The Latest Dirt - Sept 2022
Update From Our Garden
By Janet Miller
The summer has been good to us at Our Garden. Heat waves have been short followed by reasonably mild temperatures—a relief to the garden and the gardeners. Our twice-weekly harvests have yielded over 11,000 pounds of produce for our friends at the Monument Crisis Center, and we’re not done yet. We still have much more to come, including winter squash, sweet potatoes and cabbages – all of which tilt the scale mightily. We’ve had some new pest problems with both aphid and white fly showing up on cucumber plants, but we quickly removed those crops and replanted. As our squash and beans give out, we immediately replant with broccoli, cauliflower and cabbage, all of which is covered with shade cloth from top to bottom for sun protection and to keep out cabbage loopers and aphids. So far so good.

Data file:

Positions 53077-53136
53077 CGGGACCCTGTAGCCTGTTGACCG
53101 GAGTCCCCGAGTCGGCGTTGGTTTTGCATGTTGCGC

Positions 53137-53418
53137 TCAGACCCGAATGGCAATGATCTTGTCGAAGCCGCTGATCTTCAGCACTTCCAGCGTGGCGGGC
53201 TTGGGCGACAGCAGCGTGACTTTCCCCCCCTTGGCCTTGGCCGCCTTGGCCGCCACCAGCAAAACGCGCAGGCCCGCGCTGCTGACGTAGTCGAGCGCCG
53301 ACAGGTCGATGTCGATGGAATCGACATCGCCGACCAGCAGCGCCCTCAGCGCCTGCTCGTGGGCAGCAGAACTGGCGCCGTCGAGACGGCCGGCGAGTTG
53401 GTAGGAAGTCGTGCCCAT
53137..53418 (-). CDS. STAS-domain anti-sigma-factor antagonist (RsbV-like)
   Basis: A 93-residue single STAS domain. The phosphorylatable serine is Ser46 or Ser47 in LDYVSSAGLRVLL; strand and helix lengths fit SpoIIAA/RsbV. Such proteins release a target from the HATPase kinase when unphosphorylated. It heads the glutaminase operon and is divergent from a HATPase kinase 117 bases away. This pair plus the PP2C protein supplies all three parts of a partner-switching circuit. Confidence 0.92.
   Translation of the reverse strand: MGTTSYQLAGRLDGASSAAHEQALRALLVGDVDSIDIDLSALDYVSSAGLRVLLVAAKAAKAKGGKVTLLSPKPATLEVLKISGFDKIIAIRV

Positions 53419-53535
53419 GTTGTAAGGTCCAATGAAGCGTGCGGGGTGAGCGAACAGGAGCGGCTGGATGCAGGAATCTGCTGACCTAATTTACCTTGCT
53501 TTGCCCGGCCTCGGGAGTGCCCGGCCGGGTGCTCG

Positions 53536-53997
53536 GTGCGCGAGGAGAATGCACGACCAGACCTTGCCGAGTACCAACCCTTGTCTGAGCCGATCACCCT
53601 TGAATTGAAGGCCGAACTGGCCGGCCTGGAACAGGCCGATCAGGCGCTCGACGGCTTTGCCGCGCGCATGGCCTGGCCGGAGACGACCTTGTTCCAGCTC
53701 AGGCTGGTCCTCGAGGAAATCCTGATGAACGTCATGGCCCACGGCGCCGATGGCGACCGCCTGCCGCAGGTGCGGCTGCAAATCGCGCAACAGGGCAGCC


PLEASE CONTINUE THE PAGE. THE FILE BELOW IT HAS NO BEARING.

I wanted to share something more interesting than just our stats and planting schedule; after all UC Master Gardeners tend to be plant geeks and always appreciate new cultivars. This year our Family Bed crew was looking for a vining summer squash they could grow vertically to save space. In general summer squash are not climbers. Their winter squash brethren, like butternut, kabocha and delicata, are long vining plants easily trained to climb. However, I remembered a summer squash variety that I grew years ago that was called Avocado Squash, (actual name is Early Bulam) and I still had seed. So, we started a bunch of them and not only are they amazing climbers, but they are prolific and hardy. The squash is shaped like an avocado and has green outer skin and green flesh and we all think it’s the best flavor of all the summer squash types we grow. The one challenge is that we can no longer source untreated seed – they tend to be treated with Thiram, a fungicide deadly to pollinators. A quick call to our friends at Kitazawa Seed Company gave us an alternative we’ll try next year called Teot Bat Put, also known as avocado squash and also vining. We like avocado squash so much that we’ll be offering it for sale at next year’s Great Tomato Plant Sale. So, if you can remember the name Teot Bat Put (or just remember avocado squash) it’s one you’ll want in your garden next year!!